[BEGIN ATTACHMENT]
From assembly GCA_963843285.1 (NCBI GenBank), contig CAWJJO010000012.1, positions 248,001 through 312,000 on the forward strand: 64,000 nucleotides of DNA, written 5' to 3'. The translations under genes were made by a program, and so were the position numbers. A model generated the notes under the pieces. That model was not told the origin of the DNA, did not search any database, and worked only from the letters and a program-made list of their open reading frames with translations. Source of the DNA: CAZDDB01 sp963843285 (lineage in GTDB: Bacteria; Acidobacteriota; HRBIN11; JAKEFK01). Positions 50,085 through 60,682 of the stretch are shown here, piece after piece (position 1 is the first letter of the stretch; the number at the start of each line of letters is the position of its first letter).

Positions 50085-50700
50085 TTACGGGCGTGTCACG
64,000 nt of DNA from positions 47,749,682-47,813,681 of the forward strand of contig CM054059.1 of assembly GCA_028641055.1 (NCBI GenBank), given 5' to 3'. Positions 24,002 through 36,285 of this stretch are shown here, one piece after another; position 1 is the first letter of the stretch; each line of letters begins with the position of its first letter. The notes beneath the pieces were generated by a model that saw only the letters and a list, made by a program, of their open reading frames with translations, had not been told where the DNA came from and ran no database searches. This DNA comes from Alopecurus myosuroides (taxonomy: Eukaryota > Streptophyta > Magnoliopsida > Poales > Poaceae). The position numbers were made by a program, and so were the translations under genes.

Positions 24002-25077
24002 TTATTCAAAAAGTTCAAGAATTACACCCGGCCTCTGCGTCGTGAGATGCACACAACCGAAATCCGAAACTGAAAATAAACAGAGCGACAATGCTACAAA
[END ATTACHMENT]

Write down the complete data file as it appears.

From assembly GCA_963843285.1 (NCBI GenBank), contig CAWJJO010000012.1, positions 248,001 through 312,000 on the forward strand: 64,000 nucleotides of DNA, written 5' to 3'. The translations under genes were made by a program, and so were the position numbers. A model generated the notes under the pieces. That model was not told the origin of the DNA, did not search any database, and worked only from the letters and a program-made list of their open reading frames with translations. Source of the DNA: CAZDDB01 sp963843285 (lineage in GTDB: Bacteria; Acidobacteriota; HRBIN11; JAKEFK01). Positions 50,085 through 60,682 of the stretch are shown here, piece after piece (position 1 is the first letter of the stretch; the number at the start of each line of letters is the position of its first letter).

Positions 50085-50700
50085 TTACGGGCGTGTCACG
64,000 nt of DNA from positions 47,749,682-47,813,681 of the forward strand of contig CM054059.1 of assembly GCA_028641055.1 (NCBI GenBank), given 5' to 3'. Positions 24,002 through 36,285 of this stretch are shown here, one piece after another; position 1 is the first letter of the stretch; each line of letters begins with the position of its first letter. The notes beneath the pieces were generated by a model that saw only the letters and a list, made by a program, of their open reading frames with translations, had not been told where the DNA came from and ran no database searches. This DNA comes from Alopecurus myosuroides (taxonomy: Eukaryota > Streptophyta > Magnoliopsida > Poales > Poaceae). The position numbers were made by a program, and so were the translations under genes.

Positions 24002-25077
24002 TTATTCAAAAAGTTCAAGAATTACACCCGGCCTCTGCGTCGTGAGATGCACACAACCGAAATCCGAAACTGAAAATAAACAGAGCGACAATGCTACAAA